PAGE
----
At Warsaw Security Forum 2023, the roundtable discussion entitled “Enhancing Cyber Resilience in CEE for the Benefit of NATO” culminated with two key recommendations for bolstering cyber resilience in Central and Eastern Europe (CEE), with implications for NATO’s strategic interests.
- First is using the NATO Malware Information Sharing Platform to improve CEE cyber resilience;
- The second one is building up the experience of the Swedish Psychological Agency to better counter the influence operations of adversarial states.
The starting point for the discussion was two advocacy causes drafted in the Warsaw Security Forum Report 2023 which later led to amendments and further developments[i].
- Strengthening CEE’s cyber resilience by establishing an organization that uses telemetry on cyber operations against Ukrainian infrastructure;
- Analysing influence operations of adversarial states against CEE countries and creating common standard capabilities for the region.
Regarding the first cause, the group of experts in the report recommended setting up an organization that will aggregate all feeds and telemetry. They argued that different stakeholders collect various telemetry and therefore creating a comprehensive overview is not possible. The organization should focus on bringing benefits for the users and avoiding a situation where the telemetry is misused in circumstances profiting only one contributor. The solution to this problem might come from the experience of other bodies where the entities might participate without sharing information. When it happens twice the stakeholder is no longer invited.
The experts also indicated that there is a problem with collecting coherent telemetry. Allied countries might use different techniques. Moreover, some entities such as CERT EU could not provide sources of their information. The final telemetry depends on what is measured and collected, how and when it is collected, and other factors. The experts were not unanimous in concluding which agency currently has more comprehensive and coherent telemetry. On one side Ukraine is defending itself from Russian aggression and fighting every day against new malware and attack techniques. On the other side, international IT companies may have more external perspectives and holistic views on the situation in Ukraine. However, this lack of agreement only empowers our advocacy cause to use the organization to increase the effectiveness of data exchange.
The experts also discussed that not all of the telemetry should be shared because it would be too much data to absorb and there is no effective mechanism to give enough feedback from the partners. It must be decided what to share and what kind of sources it will be based on. Therefore, one of the ideas was to limit it only to military targets. Sharing telemetry must be based on a certain level of trust, similar to the trust built at CERT levels and partners must be willing to act on it.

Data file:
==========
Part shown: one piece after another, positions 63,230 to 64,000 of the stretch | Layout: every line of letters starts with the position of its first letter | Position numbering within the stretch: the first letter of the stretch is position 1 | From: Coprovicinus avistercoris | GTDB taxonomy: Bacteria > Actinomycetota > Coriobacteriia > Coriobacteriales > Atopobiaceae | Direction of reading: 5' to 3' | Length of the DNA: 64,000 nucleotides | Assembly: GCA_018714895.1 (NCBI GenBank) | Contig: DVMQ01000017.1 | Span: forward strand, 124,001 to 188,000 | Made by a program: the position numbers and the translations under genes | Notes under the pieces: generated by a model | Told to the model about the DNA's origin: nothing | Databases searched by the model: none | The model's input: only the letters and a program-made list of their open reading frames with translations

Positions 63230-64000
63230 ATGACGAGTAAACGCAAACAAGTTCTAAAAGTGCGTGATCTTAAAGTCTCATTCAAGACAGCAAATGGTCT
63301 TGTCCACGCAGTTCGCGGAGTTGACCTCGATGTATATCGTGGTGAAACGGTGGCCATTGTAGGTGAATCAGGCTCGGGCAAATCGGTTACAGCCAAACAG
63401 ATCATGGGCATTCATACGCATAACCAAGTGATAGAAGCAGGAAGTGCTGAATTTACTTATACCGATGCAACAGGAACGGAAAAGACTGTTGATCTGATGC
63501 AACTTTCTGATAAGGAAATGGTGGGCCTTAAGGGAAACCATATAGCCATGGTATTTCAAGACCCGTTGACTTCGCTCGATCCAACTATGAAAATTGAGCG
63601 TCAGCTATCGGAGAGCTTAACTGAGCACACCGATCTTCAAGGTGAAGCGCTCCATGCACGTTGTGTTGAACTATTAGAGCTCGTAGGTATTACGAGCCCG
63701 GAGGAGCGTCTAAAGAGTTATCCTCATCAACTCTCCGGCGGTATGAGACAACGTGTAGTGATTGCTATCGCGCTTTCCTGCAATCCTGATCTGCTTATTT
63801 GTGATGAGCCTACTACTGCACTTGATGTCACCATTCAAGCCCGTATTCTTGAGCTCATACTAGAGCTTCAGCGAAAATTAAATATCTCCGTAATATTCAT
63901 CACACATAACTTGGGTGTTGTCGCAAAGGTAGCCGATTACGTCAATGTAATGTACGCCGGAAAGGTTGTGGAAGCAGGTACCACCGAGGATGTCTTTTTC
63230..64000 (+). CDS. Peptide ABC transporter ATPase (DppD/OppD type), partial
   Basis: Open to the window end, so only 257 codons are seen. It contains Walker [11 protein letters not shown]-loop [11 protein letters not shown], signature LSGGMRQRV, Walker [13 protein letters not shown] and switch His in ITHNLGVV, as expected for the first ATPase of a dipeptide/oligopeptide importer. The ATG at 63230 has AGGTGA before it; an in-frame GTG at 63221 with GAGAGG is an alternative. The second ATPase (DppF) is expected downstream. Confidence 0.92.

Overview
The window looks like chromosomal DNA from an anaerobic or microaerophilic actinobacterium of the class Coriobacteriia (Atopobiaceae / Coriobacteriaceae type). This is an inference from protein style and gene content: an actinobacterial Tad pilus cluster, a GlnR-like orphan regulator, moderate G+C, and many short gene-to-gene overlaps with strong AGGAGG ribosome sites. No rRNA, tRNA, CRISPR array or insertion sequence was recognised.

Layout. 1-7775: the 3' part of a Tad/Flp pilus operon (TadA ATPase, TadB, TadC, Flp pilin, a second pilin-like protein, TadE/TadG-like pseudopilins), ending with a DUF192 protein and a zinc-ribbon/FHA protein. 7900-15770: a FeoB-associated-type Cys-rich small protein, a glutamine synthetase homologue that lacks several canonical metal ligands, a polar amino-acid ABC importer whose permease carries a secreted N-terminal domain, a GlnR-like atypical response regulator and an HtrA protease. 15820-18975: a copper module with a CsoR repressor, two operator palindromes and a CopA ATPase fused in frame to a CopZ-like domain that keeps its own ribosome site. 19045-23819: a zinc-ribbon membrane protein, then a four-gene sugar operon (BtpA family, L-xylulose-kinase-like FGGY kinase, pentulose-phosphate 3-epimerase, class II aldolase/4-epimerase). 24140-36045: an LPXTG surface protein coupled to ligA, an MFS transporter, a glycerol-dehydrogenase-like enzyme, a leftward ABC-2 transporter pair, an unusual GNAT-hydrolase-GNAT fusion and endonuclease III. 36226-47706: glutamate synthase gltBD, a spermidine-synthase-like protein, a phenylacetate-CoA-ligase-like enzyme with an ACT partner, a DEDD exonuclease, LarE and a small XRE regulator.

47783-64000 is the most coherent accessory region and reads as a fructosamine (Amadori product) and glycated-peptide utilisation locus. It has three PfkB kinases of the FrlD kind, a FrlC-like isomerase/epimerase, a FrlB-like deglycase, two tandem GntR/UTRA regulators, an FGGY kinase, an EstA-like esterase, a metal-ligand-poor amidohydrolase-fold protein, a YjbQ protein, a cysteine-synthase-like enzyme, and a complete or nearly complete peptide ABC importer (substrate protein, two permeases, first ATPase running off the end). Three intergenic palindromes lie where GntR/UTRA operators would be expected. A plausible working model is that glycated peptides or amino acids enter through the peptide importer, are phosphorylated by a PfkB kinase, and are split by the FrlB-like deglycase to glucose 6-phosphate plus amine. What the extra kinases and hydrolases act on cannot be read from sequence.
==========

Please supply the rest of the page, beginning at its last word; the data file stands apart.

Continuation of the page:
Instead of creating a new organization to use telemetry on cyber operations, the experts recommend expanding and improving existing structures. They indicated that the NATO Malware Information Sharing Platform (MISP), which already facilitates information sharing of the technical characteristics of malware within a trusted community without having to share details of an attack. This platform has so far been resilient against cyberattacks and despite many attempts, Russia was not able to infiltrate it. On many occasions, Moscow wanted to check what NATO and Ukraine knew about Russian capabilities in cyberspace so they could plan their operations better. Therefore, the telemetry must be securely stored and the NATO’s MISP seems to have adequate defenses, being also a platform to analyse data, trends, opportunities and knowledge. Using the NATO MISP is also recommended because members of the Alliance, IT companies and Ukraine are already sharing telemetry through it. A recommendation to improve the utility of the current MISP is to improve data analysis of the telemetry that is being shared through the platform so members can more rapidly absorb that data.
Regarding the second advocacy cause to build standard capabilities for the region against influence operations, the report proposes to create an organization responsible for fighting these kinds of threats. Such an agency has existed in Sweden. The Psychological Defence Agency has been dealing with the harmful influence operations coming from foreign entities but at the same time, it has not addressed the domestic narratives[ii]. It limits its role in the domestic agenda to building resilience, training journalists and politicians as well as advising other states and over 300 institutions.The Agency has already dealt with Islamic campaigns against Sweden that were using fake narratives such as that the Swedes are kidnapping children to turn them into Christians or that gays are pushing Muslims to eat pork.